Between land and sea – a classification of saline and brackish grasslands of the baltic sea coast

Ricarda Pätsch*, Joop H.J. Schaminée, John A.M. Janssen, Stephan M. Hennekens, Ines Bruchmann, Heli Jutila, Anke Meisert, Erwin Bergmeier

*Corresponding author for this work

Research output: Contribution to journalArticleAcademicpeer-review

1 Citation (Scopus)


Aims: Baltic Sea coastal grasslands are influenced by saline or brackish sea water, a narrow tidal range and non-intensive land use. Since their designation as Natura 2000 habitat types under the EU Habitats Directive, they have become an important conservation issue in Europe. Little supra-regional research has been conducted to date on their floristic and ecological diversity, syntaxonomy and geographic variation. We surveyed the geographical distribution and syntaxonomical variation of saline and brackish grasslands to highlight large-scale gradients in species composition, as well as underlying climatic and other abiotic factors. We discuss the resulting vegetation types in the context of northern Europe and review implications for conservation. Study area: Baltic Sea coast. Methods: We compiled a comprehensive plot-based vegetation dataset for the Baltic Sea coast and subsequently selected relevés by species composition and plot size. We classified 3,732 relevés, using modified TWINSPAN, identified differential species and syntaxa, and performed a DCA with post-hoc fitted intrinsic and climatic variables. We tested main differences in relevant factors for significance. Results: The classification resulted in 33 vegetation types of differing distribution range and area. Most common were the classes Juncetea maritimi and Molinio-Arrhenatheretea, with the classes Phragmito-Magnocaricetea, Cakiletea maritimae, Saginetea maritimae, Scheuchzerio palustris-Caricetea fuscae and Koelerio-Corynephoretea canescentis also present. Baltic Sea coastal grasslands vary in soil salinity and moisture and, to a lesser extent, in nutrient availability and base content. Conclusions: Variation in the plant communities reflects regional phytogeographical patterns. Communities most similar to north-west European coastal grassland types are characterized by euhaline to α-mesohaline site conditions. Designations of the Natura 2000 habitat types H1330 and H1630 require revision. Many Baltic Sea coastal grassland plant communities include species threatened at the national level.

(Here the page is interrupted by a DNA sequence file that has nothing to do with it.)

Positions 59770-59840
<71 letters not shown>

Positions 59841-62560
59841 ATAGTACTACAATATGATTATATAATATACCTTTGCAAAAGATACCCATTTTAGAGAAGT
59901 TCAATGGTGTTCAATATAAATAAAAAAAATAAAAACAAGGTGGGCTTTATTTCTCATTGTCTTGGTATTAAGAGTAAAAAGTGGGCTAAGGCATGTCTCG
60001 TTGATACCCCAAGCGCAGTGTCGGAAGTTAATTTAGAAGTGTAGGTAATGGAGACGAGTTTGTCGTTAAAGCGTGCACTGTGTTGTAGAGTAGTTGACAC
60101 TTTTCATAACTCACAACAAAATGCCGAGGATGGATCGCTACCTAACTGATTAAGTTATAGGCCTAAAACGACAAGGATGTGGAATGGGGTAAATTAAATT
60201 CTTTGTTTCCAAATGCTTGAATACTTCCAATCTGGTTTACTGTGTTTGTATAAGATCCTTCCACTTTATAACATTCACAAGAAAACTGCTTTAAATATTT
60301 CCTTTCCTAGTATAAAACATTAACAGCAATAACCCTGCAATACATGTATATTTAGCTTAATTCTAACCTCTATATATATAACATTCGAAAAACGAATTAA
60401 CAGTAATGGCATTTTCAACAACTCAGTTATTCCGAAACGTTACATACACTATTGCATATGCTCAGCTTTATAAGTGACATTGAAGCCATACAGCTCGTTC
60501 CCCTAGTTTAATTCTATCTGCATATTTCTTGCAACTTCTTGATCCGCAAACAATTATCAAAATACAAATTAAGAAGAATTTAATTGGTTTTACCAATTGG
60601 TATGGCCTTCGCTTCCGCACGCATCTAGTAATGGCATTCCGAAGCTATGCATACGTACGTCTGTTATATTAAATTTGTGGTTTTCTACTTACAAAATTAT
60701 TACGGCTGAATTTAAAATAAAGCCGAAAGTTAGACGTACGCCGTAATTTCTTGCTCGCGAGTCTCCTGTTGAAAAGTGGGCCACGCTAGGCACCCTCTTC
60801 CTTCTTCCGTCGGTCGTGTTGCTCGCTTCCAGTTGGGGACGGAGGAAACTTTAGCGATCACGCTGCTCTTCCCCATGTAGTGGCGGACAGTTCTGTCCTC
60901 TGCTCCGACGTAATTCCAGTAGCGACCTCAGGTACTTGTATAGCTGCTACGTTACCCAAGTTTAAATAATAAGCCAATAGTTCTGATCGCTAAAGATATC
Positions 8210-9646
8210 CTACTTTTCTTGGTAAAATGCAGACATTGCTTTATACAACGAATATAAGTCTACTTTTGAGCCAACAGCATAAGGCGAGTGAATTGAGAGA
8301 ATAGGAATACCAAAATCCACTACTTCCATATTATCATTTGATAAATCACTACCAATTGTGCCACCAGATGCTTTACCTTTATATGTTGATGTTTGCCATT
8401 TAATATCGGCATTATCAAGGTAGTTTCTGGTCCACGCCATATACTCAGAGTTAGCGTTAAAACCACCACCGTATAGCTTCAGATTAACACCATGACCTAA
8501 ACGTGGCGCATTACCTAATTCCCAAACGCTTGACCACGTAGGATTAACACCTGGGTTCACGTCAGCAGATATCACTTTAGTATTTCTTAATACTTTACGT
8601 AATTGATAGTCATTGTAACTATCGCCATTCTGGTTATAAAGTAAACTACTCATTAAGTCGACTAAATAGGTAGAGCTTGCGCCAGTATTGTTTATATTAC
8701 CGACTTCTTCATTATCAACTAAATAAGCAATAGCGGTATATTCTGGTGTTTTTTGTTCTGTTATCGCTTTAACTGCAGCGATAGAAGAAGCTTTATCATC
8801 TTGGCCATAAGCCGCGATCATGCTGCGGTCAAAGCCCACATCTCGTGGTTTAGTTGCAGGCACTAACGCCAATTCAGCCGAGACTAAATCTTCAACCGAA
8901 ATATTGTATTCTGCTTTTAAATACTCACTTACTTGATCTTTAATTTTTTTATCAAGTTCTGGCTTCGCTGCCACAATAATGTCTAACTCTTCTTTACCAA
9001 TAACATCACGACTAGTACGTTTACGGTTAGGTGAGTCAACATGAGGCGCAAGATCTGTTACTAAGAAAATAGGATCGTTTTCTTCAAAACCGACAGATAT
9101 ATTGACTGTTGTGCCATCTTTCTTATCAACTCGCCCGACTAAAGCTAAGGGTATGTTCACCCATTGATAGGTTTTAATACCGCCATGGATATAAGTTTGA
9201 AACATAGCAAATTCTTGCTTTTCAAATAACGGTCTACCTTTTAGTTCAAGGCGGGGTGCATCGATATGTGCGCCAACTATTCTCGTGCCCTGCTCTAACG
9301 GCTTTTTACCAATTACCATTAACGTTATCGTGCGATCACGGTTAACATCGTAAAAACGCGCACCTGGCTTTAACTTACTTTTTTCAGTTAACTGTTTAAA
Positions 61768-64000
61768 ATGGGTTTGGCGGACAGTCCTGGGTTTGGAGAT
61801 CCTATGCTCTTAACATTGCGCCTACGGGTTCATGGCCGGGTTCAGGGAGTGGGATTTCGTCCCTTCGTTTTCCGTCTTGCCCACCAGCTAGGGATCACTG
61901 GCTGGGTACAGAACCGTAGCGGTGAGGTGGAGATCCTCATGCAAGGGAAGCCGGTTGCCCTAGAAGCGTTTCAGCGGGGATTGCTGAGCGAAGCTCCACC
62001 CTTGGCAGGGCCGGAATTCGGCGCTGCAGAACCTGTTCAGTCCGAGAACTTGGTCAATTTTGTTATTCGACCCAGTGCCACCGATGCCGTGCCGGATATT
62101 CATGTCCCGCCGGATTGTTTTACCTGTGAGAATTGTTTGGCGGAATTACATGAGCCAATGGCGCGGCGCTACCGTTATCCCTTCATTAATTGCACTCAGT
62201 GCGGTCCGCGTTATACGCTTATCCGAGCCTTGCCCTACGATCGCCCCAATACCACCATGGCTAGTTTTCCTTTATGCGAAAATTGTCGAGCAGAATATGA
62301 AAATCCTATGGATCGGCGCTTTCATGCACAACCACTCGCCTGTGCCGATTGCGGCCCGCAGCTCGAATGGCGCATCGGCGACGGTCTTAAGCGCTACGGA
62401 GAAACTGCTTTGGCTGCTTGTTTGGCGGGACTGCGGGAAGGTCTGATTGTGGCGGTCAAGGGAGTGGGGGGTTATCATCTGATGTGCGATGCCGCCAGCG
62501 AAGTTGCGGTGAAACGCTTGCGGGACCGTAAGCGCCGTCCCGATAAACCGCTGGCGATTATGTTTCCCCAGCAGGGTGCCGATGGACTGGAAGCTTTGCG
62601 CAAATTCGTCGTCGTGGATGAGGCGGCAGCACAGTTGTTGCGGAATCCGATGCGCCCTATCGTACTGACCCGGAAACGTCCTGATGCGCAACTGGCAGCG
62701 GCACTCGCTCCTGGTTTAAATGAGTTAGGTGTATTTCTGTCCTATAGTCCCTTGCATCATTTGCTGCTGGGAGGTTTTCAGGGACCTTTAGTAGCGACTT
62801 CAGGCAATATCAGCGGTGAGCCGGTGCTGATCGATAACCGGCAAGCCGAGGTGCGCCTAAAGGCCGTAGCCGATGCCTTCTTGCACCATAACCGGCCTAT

Original languageEnglish
Article numberESP024004904000
Pages (from-to)319-348
Number of pages30
Issue number4
Publication statusPublished - 23 Dec 2019


  • Baltic Sea
  • Brackish vegetation
  • Cluster analysis
  • Coastal grassland
  • European Union Habitats Directive
  • Natura 2000
  • Nature conservation
  • Plant community distribution
  • Salt marsh
  • Syntaxonomy
  • Vegetation classification

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